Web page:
Patent attorney: job description
Patents are legal rights that are granted to the inventors of novel technical processes and commodities, securing exclusive rights to their inventions for up to 20 years. In the UK, patents are granted by the UK Intellectual Property Office or the European Patent Office.
They are responsible for:
- reading descriptions and discussing details of inventions with clients
- undertaking searches to establish that inventions are novel
- producing detailed legal descriptions of inventions
- submitting, defending and negotiating patent applications
- supervising and training junior staff (technical assistants)
- keeping up to date with intellectual property law
- providing associated legal advice
Career progression within private practices tends to be structured towards partnership. It is also possible to become self-employed, move into a managerial position in industry or become a patent examiner.
- Private practices
- Government departments
- Legal firms
- Major industrial organisations
Some work on a self-employed basis as sole practitioners. Vacancies and traineeships are advertised in national newspapers, Patents (the Chartered Institute of Patent Attorneys' journal) and scientific publications such as New Scientist, Chemistry in Britain and their respective websites.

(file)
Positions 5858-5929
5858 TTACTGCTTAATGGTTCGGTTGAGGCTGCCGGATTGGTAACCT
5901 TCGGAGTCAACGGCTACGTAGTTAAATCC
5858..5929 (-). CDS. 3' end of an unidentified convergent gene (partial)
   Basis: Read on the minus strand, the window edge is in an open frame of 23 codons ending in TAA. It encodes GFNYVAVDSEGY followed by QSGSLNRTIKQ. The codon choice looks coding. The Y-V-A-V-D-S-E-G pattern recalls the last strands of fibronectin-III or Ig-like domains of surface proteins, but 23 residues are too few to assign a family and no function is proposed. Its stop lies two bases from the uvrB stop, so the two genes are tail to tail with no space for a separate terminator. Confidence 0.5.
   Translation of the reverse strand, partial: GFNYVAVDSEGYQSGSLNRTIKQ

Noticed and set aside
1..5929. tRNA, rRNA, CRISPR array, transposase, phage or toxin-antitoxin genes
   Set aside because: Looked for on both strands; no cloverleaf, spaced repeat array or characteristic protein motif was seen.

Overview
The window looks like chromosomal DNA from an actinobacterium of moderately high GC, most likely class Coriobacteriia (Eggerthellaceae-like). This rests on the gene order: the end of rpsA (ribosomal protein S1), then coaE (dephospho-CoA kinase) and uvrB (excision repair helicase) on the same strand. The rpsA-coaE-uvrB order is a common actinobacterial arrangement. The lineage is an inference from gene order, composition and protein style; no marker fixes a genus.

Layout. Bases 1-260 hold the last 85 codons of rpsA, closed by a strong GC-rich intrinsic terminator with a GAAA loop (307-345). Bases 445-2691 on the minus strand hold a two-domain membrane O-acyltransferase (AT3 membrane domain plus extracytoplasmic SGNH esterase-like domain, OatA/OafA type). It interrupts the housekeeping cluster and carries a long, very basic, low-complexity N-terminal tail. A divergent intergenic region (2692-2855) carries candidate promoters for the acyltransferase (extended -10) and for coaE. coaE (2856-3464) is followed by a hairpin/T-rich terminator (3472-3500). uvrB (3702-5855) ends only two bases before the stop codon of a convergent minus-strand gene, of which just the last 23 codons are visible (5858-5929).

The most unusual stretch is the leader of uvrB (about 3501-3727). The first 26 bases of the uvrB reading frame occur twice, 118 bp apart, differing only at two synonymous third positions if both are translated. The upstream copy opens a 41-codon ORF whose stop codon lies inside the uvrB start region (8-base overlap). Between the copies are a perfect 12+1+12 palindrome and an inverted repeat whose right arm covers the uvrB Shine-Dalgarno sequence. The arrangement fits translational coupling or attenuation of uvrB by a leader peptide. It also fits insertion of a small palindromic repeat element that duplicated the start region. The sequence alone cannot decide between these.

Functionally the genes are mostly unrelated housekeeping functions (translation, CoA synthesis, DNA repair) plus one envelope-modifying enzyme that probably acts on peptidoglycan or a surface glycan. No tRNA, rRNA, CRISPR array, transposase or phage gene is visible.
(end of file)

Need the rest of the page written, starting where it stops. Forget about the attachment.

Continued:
Speculative applications are advisable, as some positions are not advertised. The UK Directory of Patent Attorneys contains useful contact information for creative job seeking.
To qualify as a registered patent attorney it is necessary to gain a good degree in a scientific, technical or engineering subject. It is also necessary to pass the Chartered Institute of Patent Attorneys' (CIPA) qualifying examinations. This normally takes four to six years of part-time supervised and private study. Further examinations must be passed in order to practice with the European Patent Office (EPO).
Previous relevant work experience is an advantage but not normally required. Employers seek evidence of good verbal and written communication skills.
- Meticulous attention to detail
- Ability to explain complex information clearly and concisely
- Good communication skills
- Sound scientific and technical knowledge
- Good IT skills
- Analytical skills
Fluency in German and French can also be beneficial, since the European Patent Office requires candidates to have fluency in at least one of the two languages.
To find out lots more about patent attorneys, read what Peter Silcock, a partner at J A Kemp, has to say in our 'spotlight on patent attorneys' series: